California is the worst state for data breaches, suffering 1,493 data breaches in the last decade exposing over 5.59 billion records, so it is understandable why they are implementing one of the strictest privacy acts. The California Consumer Privacy Act is days away before going into effect, applying pressure to companies to ensure they are prepared to handle new strict requirements such as regulating how businesses collect, use and disclose data related to an individual.
Currently, only 55% of companies plan to be ready by CCPA’s effective date of January 1, 2020, with another 25% planning to be ready by July 1, 2020, the date California will begin enforcement actions.
- Some organizations assume that if they are compliant with GDPR, they must be compliant with CCPA. CCPA is widely considered to be California’s version of GDPR, but CCPA defines “personal information” much more expansively. For example, CCPA’s compliance requirements include information linked at the household or device level, not just individuals.
- Take an accurate inventory of all customer information collected/managed by your company. If you don’t know what data you have, you can’t ensure you’re managing and protecting it according toCCPA. Companies going through M&A deals need to be especially careful to conduct a thorough IT audit. Marriott suffered a massive breach late last year after acquiring Starwood and inheriting its poor cybersecurity practices.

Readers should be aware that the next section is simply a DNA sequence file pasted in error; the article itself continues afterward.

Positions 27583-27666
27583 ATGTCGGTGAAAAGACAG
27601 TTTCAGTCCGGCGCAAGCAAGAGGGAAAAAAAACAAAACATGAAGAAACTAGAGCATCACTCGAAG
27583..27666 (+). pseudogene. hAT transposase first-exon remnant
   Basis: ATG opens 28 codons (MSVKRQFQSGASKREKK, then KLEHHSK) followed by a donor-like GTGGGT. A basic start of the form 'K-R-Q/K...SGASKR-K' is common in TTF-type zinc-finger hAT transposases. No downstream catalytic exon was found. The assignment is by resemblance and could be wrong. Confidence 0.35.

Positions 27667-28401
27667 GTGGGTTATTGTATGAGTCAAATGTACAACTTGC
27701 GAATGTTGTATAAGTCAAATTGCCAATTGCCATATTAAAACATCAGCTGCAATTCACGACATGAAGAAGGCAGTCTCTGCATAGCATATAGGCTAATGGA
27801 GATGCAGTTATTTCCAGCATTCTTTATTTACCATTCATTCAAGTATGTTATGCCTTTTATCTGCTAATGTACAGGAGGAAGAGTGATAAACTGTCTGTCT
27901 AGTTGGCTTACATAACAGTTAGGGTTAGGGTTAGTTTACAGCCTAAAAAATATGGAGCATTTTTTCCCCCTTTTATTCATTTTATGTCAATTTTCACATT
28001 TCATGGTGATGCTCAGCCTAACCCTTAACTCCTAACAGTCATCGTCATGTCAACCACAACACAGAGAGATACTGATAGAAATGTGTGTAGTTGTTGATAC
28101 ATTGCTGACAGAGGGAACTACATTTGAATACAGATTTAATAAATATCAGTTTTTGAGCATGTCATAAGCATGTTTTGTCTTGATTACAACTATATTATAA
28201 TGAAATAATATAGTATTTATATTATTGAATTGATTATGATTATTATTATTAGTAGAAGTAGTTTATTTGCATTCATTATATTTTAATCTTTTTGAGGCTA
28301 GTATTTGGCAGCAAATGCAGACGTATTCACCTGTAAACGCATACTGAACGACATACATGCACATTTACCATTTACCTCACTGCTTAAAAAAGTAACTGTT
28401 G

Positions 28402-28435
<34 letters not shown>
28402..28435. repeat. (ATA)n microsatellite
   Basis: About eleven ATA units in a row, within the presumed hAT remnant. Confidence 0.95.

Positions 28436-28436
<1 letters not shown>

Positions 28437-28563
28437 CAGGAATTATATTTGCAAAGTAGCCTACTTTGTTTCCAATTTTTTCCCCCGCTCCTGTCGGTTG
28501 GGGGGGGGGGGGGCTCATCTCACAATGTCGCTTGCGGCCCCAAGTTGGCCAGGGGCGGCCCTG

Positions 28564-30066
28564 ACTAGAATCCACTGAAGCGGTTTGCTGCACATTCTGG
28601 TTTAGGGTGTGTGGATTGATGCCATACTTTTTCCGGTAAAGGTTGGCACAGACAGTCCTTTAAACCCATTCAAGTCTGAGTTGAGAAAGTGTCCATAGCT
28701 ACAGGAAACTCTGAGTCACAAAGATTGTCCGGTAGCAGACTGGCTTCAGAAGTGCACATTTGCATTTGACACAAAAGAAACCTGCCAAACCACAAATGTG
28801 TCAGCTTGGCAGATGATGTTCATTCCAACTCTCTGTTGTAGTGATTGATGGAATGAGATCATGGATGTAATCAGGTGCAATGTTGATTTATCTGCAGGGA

- Carefully map how CCPA-protected information is collected, stored, destroyed, and how it flows through your organization. Companies migrating to the Cloud means data can be accessed on countless of applications from various devices, including employees’ personal devices, from anywhere in the world. It’s critical to have security solutions in place, such as data loss prevention, that will protect data no matter where it travels. Customers can request to have their data to be readily available, and companies need to be able to respond in a timely manner.
- Be ready for change. Since CCPA was passed, numerous amendments have already been approved by the State Assembly and are now with the state Senate for review. As with all regulations, companies must expect CCPA to evolve over time and must be ready to act quickly to ensure continuous compliance. Companies relying on antiquated IT resources may have a particularly difficult time adapting to new requirements. There’s no time like the present to modernize IT infrastructure and adopt flexible tools that can adapt to quickly evolving business and security needs.